HEALTH NOTES: Healing power of lullabies
Playing lullabies relieves distress in sick babies, a study has shown.
The babies were exposed to classic, soothing tunes in the hospital and recorded a whopping 13 percent drop in their heart rates.
There was also a four percent increase in oxygen saturation levels.
Both are signs of reduced stress and discomfort, according to a study in Advances In Integrative Medicine.
The music sessions – with songs like Rock-A-Bye-Baby and Twinkle, Twinkle Little Star – lasted between 15 minutes and an hour.
Mothers sang to their babies as they lay in cots while researchers monitored their vital signs.
The music sessions – with songs like Rock-A-Bye-Baby and Twinkle, Twinkle Little Star – lasted between 15 minutes and an hour
Vasectomy is not as painful as you think
Getting the cut is much less painful than long thought.
Vasectomies were believed to cause about five percent of men pain in the scrotum — a figure often quoted in patient leaflets.
But only 0.12 percent suffer from such discomfort, according to an analysis of about 90,000 surgeries over a 15-year period by the Association of Surgeons of Primary Care.
Meanwhile, hematoma — when a bruise forms in the scrotal tissue — affects only 1.4 percent of men and not the nearly ten percent often claimed.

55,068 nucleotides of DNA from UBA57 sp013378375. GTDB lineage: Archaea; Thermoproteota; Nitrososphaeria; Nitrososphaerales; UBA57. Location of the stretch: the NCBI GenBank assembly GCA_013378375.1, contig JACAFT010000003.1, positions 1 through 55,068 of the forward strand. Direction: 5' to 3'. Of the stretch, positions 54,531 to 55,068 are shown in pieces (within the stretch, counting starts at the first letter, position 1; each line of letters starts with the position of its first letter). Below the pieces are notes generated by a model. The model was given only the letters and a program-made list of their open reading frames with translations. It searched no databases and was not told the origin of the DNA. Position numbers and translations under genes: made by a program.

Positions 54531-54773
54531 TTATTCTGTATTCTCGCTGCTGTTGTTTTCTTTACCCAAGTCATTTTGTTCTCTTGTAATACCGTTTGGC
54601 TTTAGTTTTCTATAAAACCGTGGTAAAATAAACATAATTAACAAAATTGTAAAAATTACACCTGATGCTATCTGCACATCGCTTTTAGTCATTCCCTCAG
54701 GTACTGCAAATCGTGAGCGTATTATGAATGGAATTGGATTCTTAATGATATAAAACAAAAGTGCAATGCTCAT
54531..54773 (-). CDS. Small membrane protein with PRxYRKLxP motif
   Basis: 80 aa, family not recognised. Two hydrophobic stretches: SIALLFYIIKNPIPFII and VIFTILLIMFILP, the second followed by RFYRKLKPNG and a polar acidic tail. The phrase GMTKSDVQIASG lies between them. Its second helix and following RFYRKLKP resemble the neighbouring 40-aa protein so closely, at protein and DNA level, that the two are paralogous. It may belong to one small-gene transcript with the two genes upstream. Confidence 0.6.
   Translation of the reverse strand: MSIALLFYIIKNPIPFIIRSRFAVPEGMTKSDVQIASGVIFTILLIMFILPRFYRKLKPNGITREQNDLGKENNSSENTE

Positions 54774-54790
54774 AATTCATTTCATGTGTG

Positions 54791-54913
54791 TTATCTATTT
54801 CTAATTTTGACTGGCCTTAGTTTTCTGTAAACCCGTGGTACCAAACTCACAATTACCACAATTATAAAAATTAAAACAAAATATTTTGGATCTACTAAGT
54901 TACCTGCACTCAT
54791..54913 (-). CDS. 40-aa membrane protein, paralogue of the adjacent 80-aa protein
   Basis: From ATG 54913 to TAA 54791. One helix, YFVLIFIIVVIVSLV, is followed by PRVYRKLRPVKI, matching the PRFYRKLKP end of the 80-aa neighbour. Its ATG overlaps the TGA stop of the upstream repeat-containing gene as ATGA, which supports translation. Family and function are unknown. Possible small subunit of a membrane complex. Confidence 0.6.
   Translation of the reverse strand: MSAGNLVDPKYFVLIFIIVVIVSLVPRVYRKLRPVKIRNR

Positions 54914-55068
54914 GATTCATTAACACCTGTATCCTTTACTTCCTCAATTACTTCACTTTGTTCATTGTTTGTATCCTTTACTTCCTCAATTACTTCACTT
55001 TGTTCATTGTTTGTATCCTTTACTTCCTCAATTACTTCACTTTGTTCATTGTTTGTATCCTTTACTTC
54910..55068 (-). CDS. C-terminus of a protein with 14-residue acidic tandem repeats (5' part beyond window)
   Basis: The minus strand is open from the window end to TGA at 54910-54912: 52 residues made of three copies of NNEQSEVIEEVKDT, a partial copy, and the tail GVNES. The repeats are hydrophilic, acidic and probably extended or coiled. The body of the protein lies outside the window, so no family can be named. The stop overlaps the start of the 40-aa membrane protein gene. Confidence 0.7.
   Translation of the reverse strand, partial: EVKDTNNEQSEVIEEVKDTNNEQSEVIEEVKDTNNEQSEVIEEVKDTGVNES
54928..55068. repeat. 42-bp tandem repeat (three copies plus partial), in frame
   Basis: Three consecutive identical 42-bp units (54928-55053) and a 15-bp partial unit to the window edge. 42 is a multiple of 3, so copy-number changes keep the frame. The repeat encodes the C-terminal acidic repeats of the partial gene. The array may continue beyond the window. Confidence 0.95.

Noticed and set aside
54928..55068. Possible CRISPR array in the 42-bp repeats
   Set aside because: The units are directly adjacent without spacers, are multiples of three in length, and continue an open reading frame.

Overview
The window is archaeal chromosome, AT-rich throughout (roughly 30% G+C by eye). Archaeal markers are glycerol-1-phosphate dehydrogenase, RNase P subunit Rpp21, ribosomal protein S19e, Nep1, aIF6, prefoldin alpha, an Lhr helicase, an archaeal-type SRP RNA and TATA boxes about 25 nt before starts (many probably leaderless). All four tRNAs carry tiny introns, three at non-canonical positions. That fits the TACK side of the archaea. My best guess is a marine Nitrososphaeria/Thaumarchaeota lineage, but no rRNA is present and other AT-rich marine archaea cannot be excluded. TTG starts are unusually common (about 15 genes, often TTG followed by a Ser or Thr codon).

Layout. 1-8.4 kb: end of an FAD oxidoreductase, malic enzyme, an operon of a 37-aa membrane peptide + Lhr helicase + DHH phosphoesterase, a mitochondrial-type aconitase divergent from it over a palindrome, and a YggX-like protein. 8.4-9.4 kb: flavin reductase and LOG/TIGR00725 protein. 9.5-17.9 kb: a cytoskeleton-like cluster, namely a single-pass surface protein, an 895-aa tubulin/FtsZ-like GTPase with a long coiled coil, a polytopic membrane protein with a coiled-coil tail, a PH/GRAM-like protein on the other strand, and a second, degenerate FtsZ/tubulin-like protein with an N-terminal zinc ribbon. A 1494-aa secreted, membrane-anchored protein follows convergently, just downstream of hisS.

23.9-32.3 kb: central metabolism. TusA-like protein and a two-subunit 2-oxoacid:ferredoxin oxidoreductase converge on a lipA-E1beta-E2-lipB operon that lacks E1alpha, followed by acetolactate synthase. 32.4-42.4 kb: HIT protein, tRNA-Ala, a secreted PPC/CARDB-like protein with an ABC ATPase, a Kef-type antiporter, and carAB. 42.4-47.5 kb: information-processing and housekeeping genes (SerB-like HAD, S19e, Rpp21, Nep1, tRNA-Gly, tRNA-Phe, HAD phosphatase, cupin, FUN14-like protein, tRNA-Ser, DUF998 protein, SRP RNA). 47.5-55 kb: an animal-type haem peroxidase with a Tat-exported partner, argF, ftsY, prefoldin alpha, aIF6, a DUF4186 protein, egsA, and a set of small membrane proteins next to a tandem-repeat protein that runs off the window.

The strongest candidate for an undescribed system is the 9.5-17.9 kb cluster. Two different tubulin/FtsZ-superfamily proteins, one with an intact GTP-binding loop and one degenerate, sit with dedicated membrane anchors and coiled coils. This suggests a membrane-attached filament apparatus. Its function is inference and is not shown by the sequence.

The number of men who get a postoperative infection is also much lower than previously thought.
Study leader Julian Peacock, senior registrar at Gloucestershire Hospitals NHS Foundation Trust, said: ‘Vasectomies are very safe – this could encourage more men to have the procedure.’
Vasectomies were believed to cause about five percent of men pain in the scrotum — a figure often quoted in patient leaflets
Two to three hours of brisk walking a week can reduce the risk of colon cancer returning.
A US study found that patients who underwent surgery for the disease and remained active were nearly 70 percent less likely to have a relapse in the three years after surgery than patients with a sedentary lifestyle.
The findings, in the latest British Journal Of Sports Medicine, are significant because while physical activity is known to reduce the risk of getting cancer in the first place, this study shows that moderate exercise also affects the likelihood of returns.
Even after initially successful treatment, bowel cancer – which affects nearly 43,000 people in the UK each year – can recur in up to 40 per cent of patients.
Google searches for weight-loss tips have been low for nearly 20 years, but demand for muscle-building advice is skyrocketing, according to an analysis of the trends.
Fitness experts at sports nutrition provider bulk.com say the need for weight-loss tips is the lowest since 2004.
The growing popularity of social media influencers promoting muscular physiques means counting calories is second only to guidance on how to bulk up and look toned.
Abigail Roberts, the company’s sports nutritionist, said, “In the 1990s, the emphasis was on being thin – we’ve been aiming for a more athletic physique ever since.”